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Albany 2015:Book of Abstracts

Albany 2015
Conversation 19
June 9-13 2015
©Adenine Press (2012)

Dynamic Self-Assembly of DNA Nanotubes

Cells reconfigure their shape in response to external stimuli for a variety of purposes such as growth, development, and self-repair. Shape control is accomplished by directing the spatial organization of molecular materials (for example, cytoskeletal proteins) through molecular circuits that sense, process, and transmit information. Embedding a similar architecture in a synthetic material may greatly advance our ability to build responsive materials which can grow, reconfigure, and self-repair. However, cellular pathways are still too complex to be directly used in a synthetic material, because they involve hundreds of tightly connected components. An alternative route is offered by nucleic acid nanotechnology: DNA and RNA are programmable biological polymers that have been used to rationally build sensors and circuits (Franco et al., 2011), and a variety of nanostructures (Pinheiro et al., 2011). These devices can be engineered to operate together. We aim at directing assembly and disassembly of DNA nanostructures with dynamic DNA inputs and circuits, mimicking the organization of dynamic cellular materials.

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We focus on DNA nanotubes, and design pathways to control growth and breakage of tubes assembled from double crossover tiles (Rothemund et al., 2004). Our tilesinclude a toehold domain enabling strand invasion at the sticky ends of tiles. Invasion rapidly weakens the self-assembled structure, causing the nanotubes to collapse into smaller fragments. Removal of the DNA species used for invasion, through another layer of strand displacement, allows the nanotubes to reassemble isothermally. Thus, unlike previously proposed approaches (Zhang et al., 2013), we are able to control growth reversibly. We demonstrate this directed assembly process through a variety of experimental assays including optical microscopy and time lapse movies, atomic force microscopy, and gel electrophoresis. We also characterize the influence of experimental design parameters such as toehold orientation and length, buffer conditions, and temperature, showing the overall tunability of breakage and reassembly dynamics.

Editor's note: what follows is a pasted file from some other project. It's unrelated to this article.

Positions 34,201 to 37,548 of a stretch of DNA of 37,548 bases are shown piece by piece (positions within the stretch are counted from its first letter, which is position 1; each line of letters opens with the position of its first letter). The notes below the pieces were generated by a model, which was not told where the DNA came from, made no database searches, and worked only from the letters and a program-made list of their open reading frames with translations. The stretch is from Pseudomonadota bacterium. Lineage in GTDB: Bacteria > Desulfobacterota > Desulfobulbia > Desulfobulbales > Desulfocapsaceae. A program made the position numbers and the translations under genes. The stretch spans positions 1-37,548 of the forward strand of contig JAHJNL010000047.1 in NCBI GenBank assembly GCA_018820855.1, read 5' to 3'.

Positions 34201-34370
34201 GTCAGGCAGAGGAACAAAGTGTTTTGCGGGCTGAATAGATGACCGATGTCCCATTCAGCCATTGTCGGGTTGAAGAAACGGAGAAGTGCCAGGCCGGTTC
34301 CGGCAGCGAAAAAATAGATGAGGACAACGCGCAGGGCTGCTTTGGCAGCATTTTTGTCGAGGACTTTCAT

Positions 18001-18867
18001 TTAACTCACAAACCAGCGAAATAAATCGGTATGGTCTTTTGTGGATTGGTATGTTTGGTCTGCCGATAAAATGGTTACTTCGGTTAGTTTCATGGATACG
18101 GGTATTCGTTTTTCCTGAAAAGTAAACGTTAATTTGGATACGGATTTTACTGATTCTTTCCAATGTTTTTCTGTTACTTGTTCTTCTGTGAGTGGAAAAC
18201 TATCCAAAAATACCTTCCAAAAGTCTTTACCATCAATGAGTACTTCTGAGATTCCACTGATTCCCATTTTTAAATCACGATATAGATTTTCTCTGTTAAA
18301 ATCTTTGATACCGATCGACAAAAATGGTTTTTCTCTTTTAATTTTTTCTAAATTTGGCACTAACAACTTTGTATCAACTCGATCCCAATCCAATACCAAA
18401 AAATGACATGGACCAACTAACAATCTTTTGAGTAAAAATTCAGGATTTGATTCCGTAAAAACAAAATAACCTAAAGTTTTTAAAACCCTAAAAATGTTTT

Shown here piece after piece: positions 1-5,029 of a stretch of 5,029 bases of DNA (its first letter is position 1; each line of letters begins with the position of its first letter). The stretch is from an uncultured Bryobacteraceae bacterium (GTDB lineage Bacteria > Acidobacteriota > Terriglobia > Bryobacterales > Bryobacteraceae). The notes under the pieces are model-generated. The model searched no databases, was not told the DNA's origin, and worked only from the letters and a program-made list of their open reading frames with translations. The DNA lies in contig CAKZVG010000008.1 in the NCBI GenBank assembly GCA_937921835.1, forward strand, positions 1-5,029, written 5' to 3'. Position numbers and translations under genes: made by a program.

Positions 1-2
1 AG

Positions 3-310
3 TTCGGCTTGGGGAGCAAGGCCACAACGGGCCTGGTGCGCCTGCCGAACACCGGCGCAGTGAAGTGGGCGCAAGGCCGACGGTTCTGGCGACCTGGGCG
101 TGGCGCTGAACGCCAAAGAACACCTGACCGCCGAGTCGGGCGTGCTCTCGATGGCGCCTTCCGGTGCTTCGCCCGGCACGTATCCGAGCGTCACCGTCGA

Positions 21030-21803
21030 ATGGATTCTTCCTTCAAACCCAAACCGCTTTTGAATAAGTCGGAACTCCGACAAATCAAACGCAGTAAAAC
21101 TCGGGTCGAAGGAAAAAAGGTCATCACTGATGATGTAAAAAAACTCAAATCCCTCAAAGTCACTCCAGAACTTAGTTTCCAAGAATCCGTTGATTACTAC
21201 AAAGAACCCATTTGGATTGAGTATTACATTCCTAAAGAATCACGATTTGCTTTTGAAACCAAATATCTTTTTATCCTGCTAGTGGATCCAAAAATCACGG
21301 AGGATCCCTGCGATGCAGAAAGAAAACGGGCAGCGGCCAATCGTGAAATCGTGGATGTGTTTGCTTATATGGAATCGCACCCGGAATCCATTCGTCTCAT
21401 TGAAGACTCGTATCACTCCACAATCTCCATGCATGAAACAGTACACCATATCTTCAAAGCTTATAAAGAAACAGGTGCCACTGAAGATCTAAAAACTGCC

The integration of nucleic acid circuits and structures promises to yield a new class of complex, reconfigurable biomaterials. This research is supported by grant DE-SC0010595.

References
Franco, E., Friedrichs, E., Kim, J., Jungmann, R., Murray, R., Winfree, E., & Simmel, F. C. (2011). Timing molecular motion and production with a synthetic transcriptional clock. Proceedings of the National Academy of Sciences, 108(40), E784-E793.

Pinheiro, A. V., Han, D., Shih, W. M., & Yan, H. (2011). Challenges and opportunities for structural DNA nanotechnology. Nature nanotechnology, 6(12), 763-772.

Rothemund, P. W., Ekani-Nkodo, A., Papadakis, N., Kumar, A., Fygenson, D. K., & Winfree, E. (2004). Design and characterization of programmable DNA nanotubes. Journal of the American Chemical Society, 126(50), 16344-16352.

Zhang, D. Y., Hariadi, R. F., Choi, H. M., & Winfree, E. (2013). Integrating DNA strand-displacement circuitry with DNA tile self-assembly. Nature communications, 4.

Leopold N. Green1
Hari K. K. Subramanian 2
Vahid Mardanlou 3
Jongmin Kim 4
Rizal F. Hariadi 5
Elisa Franco 2*

1Department of Bioengineering
University of California
Riverside, CA 92521, USA
2Department of Mechanical Engineering, University of California
Riverside, CA 92521, USA
3 Department of Electrical Engineering, University of California
Riverside, CA 92521, USA
4Wyss Institute for Biologically Inspired Engineering
Harvard University
Cambridge MA 02115, USA
5Department of Cell and Developmental Biology
University of Michigan
Ann Arbor, MI 48109

Ph: +1 (626) 215-0543
Fx: (951) 827-3188
efranco@ucr.edu